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Wednesday, October 12, 2005

Apple Releases Itunes 6

Well, that didn't last long at all. Apple released Itunes 5 just five weeks ago. And now they've released Itunes 6! I figured this is a good time to talk about the new features in Itunes. I'll get to the new stuff in Itunes 6, but first I'd like to go over what I think are the real gems that Apple gave us in Itunes 5. And, unfortunately, gapless playback wasn't added in either of the recent updates.


Apple released Itunes 5 to coincide with the Motorola ROKR Itunes phone and the Ipod Nano. But, the features added for those two products aren't what I would consider the highlights of that event. There's more there once you scratch the surface (no pun intended).

Here we are inside of Itunes' preferences. This is sort of a new feature in Itunes 5. When Itunes began support for podcasts and the podcast directory, Apple added a podcast preset for the AAC encoder. Itunes 5 has renamed this to Spoken Podcast to reflect the fact that it is using optimizations for encoding voices and not music.

Apple moved the preferences for displaying the Podcasts and Music Store sources from the General tab to the Parental tab. The Parental tab is totally new to Itunes 5 and also has checkboxes for sharing music and hiding explicit content from the Music Store. On Macintoshes, you can lock all of the preferences on the Parental tab by clicking the lock icon and authenticating as an administrative user.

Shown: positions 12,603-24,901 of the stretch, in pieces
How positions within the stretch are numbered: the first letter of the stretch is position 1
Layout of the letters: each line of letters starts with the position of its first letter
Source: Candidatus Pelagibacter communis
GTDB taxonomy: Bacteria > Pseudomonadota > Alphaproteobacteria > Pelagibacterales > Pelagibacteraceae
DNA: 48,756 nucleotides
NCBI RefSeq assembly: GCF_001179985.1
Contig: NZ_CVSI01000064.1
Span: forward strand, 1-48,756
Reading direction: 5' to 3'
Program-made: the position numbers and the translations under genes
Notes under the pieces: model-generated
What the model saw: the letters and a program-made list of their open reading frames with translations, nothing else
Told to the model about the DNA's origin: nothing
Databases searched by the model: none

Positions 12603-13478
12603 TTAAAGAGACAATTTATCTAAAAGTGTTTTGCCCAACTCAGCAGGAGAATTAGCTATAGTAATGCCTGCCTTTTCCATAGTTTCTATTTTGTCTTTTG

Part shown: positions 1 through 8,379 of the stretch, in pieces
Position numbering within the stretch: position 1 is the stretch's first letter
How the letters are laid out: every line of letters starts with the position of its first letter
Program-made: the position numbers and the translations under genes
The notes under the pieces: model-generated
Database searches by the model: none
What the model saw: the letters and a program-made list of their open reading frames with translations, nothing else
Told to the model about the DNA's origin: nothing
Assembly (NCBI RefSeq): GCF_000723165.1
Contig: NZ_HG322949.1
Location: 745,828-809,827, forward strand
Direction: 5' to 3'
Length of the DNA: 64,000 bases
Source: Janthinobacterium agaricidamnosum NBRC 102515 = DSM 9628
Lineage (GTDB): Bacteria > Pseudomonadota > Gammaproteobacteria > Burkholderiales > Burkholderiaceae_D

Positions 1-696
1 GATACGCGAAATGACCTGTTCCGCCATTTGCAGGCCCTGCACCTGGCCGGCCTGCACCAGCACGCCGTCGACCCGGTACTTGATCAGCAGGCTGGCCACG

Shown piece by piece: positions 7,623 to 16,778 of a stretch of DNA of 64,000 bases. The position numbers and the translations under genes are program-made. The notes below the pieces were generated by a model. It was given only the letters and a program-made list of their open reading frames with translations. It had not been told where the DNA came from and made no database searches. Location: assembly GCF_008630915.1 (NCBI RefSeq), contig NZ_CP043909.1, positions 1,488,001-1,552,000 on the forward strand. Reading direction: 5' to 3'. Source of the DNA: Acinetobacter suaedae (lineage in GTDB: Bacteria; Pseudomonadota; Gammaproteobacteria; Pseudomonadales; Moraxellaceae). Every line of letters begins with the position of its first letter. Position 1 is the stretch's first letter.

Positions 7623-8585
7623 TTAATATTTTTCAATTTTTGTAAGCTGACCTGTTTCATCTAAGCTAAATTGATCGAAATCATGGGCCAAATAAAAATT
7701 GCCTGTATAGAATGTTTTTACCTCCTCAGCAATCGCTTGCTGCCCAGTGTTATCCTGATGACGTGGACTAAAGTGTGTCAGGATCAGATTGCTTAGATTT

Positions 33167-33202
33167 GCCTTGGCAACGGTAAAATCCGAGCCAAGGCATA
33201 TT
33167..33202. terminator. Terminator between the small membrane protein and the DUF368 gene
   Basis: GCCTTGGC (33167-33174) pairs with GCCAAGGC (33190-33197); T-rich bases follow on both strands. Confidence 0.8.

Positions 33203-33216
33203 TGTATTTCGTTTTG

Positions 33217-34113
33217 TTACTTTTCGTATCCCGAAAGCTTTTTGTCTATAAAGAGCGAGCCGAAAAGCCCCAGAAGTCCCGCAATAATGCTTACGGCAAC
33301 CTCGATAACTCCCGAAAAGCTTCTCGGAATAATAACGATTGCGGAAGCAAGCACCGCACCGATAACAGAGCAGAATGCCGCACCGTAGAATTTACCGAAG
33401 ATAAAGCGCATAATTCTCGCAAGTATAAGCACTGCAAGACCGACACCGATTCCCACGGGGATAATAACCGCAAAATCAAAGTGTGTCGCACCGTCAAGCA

Smart Shuffle was one of the features that Steve Jobs touted at the Apple special event where he announced Itunes 5. As Steve said, Smart Shuffle was created to make shuffling your music less random. The human mind is programmed to seek patterns — even where there are none. We anthropomorphize random shuffling and think that Itunes is picking music we like. Well, Smart Shuffling gets rid of that. It makes it less likely that songs by the same artist or from the same album will play next to each other.

Another shuffling improvement is the ability to shuffle by grouping. Grouping is a field that people use for classical music and I don't know much about. I'm sure many people are very happy about this, though.

Here's yet another feature that diehard Itunes fans have been waiting for. The ability to encoded AAC files (.m4a) with a variable bit-rate. This lets the encoder decided whether more bits are needed for complex sections of a particular song instead of encoding the entire song — even silence &em; at the same bit-rate. Now if only the Pioneer head unit in my new Scion XA would play back AAC files instead of just MP3 and WMA! (Scion, what were you thinking?)

The MP3 encoder is also improved. Use this opportunity to explore Itunes' preferences for yourself if you haven't already.